Yesterday, replying to a column by Roger Cohen, Modern Folly, Ancient Wisdom, in the New York Times, I wrote this:
Israel is Europe’s pathologies exported to another setting. Until people are honest as to why Israel even exists, no solutions will be forthcoming. People in Europe, in the US, Israel and the Arabic and Muslim nations: failure to acknowledge the real origins of Israel – not mythological ones, not romantic ones – but hard ugly real ones, will keep Israel as a poisonous cancer on global politics probably until the wished for Armageddon that some advocate.
This begot these responses to my other blog, and Cinemaelectronica.
Eli, no other identification and what appears to be a one-off email address wrote:
Hi Jon. I hope your films are better than your understanding of history. In your response to Roger Cohen’s NYT Op-Ed on 6/11/10, you state that “until people are honest as to why Israel even exists, no solutions will be forthcoming.” Mr Jost, Israel exists because the UN voted to grant the Jews a home. In fact, the Jewish people have always resided in Israel, with various levels of population. Prior to the establishment of Israel, the land was a British Mandate. Study your history before you write such drivel.
Stephen H Schwartz wrote:
Your comment in The Times supposedly on ‘why’ Israel exists reflects both your hate and your ignorance, the two often going hand in hand.
Israel exists because with the end of the Ottoman Empire after World War II, states were promised and carved out of the huge swath of land formerly ruled by Turkey. One such state was to be a Jewish homeland. Other such states were Lebannon, Iraq Kuwait, Syria, Jordan – all of which have the same provenance as Israel.
That the promise of a Jewish state was not fulfilled when others were does not diminish its legitimacy but rather speaks to the duplicity those who did not live up to the promise exercised.
That’s the history. The idea that the Jewish state was created solely as a recompense to the Jews of Europe for the Holocaust is equally inaccurate.
Jews living in Arab lands for 1000s of years, before most of them were even states lived under a constant threat of repression and retribution. Sometimes the local Jews were allowed to live in peace, other times not.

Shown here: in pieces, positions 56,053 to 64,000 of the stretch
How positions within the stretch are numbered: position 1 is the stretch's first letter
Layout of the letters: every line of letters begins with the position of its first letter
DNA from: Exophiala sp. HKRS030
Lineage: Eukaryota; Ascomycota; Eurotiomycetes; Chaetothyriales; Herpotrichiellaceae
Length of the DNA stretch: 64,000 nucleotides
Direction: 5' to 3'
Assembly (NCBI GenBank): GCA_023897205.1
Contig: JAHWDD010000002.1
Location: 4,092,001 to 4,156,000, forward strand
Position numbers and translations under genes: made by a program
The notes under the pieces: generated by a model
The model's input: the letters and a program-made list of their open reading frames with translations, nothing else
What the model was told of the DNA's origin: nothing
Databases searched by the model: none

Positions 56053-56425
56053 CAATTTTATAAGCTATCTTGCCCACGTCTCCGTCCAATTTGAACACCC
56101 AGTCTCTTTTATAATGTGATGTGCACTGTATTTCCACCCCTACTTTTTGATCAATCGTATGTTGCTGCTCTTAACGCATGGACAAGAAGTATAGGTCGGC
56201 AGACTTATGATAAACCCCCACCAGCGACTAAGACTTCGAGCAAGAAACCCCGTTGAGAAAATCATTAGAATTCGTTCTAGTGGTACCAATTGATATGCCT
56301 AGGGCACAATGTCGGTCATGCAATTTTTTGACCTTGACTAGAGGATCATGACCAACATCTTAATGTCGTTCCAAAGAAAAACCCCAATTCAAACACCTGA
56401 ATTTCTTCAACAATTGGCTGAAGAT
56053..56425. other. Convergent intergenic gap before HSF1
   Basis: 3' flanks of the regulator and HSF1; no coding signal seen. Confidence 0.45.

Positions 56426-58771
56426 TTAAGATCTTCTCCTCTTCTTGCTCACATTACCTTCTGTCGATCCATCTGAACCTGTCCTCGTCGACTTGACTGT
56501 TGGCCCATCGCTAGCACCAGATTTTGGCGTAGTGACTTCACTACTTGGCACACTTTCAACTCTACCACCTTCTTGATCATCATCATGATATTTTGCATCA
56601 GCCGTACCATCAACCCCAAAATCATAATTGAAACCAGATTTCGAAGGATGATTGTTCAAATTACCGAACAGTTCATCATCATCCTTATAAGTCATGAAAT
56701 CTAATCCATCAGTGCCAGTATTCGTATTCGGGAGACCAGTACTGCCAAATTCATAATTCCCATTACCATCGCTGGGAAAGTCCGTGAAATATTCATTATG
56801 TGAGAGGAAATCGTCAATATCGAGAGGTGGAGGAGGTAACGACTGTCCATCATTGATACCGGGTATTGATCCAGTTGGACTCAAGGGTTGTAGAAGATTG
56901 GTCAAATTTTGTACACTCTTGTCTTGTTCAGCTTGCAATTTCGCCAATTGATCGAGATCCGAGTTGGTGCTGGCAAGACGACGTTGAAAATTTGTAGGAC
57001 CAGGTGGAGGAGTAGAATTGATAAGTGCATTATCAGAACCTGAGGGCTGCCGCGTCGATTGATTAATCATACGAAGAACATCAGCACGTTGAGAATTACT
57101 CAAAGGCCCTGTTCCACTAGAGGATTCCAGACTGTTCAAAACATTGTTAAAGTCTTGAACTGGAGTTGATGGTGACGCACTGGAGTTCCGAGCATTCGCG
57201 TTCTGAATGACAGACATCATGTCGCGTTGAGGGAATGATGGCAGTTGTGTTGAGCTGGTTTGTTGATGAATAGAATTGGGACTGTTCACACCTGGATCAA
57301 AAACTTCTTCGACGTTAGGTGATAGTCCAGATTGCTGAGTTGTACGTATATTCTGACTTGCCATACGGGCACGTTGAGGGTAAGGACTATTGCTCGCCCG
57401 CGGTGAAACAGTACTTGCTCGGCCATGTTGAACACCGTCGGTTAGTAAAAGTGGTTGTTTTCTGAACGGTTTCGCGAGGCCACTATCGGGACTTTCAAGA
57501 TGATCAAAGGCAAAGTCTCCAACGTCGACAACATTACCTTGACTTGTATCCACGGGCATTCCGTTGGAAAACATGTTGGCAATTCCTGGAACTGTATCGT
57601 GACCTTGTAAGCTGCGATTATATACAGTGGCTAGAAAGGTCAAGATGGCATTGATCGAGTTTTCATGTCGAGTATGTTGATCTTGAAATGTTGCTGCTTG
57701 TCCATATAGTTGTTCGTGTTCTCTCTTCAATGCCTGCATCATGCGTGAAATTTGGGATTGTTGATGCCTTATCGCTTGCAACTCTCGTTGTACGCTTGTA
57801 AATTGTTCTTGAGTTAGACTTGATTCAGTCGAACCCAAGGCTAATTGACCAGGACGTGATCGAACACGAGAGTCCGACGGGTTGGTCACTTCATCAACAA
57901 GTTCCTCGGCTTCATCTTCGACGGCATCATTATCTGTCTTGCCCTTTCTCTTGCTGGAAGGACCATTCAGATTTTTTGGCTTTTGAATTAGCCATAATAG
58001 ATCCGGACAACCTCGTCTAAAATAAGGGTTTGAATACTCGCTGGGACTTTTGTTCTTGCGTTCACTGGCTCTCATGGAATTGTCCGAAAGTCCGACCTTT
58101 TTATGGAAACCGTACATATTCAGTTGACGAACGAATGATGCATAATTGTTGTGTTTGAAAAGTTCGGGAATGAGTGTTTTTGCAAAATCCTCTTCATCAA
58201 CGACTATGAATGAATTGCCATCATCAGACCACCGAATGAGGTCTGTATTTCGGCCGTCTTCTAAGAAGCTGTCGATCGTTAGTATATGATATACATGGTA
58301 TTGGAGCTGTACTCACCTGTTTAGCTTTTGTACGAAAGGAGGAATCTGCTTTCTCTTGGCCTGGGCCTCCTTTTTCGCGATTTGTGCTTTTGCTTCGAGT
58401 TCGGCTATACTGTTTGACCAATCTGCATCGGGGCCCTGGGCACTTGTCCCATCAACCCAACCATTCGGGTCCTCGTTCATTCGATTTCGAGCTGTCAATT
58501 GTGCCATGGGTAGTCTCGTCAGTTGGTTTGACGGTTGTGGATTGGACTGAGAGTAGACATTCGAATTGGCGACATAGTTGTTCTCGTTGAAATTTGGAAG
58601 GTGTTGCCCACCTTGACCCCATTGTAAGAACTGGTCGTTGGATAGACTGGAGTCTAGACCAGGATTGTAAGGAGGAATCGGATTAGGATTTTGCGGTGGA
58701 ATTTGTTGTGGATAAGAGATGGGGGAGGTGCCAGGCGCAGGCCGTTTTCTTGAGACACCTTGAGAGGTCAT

Israel was created to provide them a safe haven as much as it was for the Jews of Europe. Thus it was contrary to your assertion an extension of the pathologies of Christian Europe also for the pathologies of Muslim Arabs.
It should also be noted the Mufti of Jerusalem, a Palestinian, spent WWII in Berlin, demanding of Hitler that he not only murder the Jews of Europe but also those in the Middle East. It is classic post-war policy that those who support the wrong side pay a real price for doing so. The Palestinians long before there was an Israel went with Hitler and paying a price is not some injustice to them, but exactly what Germany, Austria, Poland and a lot of other countries have suffered all throughout history. In 1948 the Arabs launched a war and lost. They have done so time and time again but somehow they believe they should not pay a price for doing so.
In the 1949 Armistice to end the war the Arabs started, the dividing line, what is now the ’67 borders were not some fixed border, but simply where the troops on both sides happened to be that day. AT THE INSISTENCE OF THE ARABS, that line was NOT to be a final border between the Israelis and the Arabs which was to be negotiated so as to be secure, defensible ones. From that day on the Arabs refused to negotiate such borders and from 1949 until the ’67 war was occupied not by Israel but by Jordan (and Gaza, by Egypt) and no one complained about its occupation nor, more importantly, did the Arabs make any create a state for the Palestinians. What they did do was promise to destroy Israel and take all the land.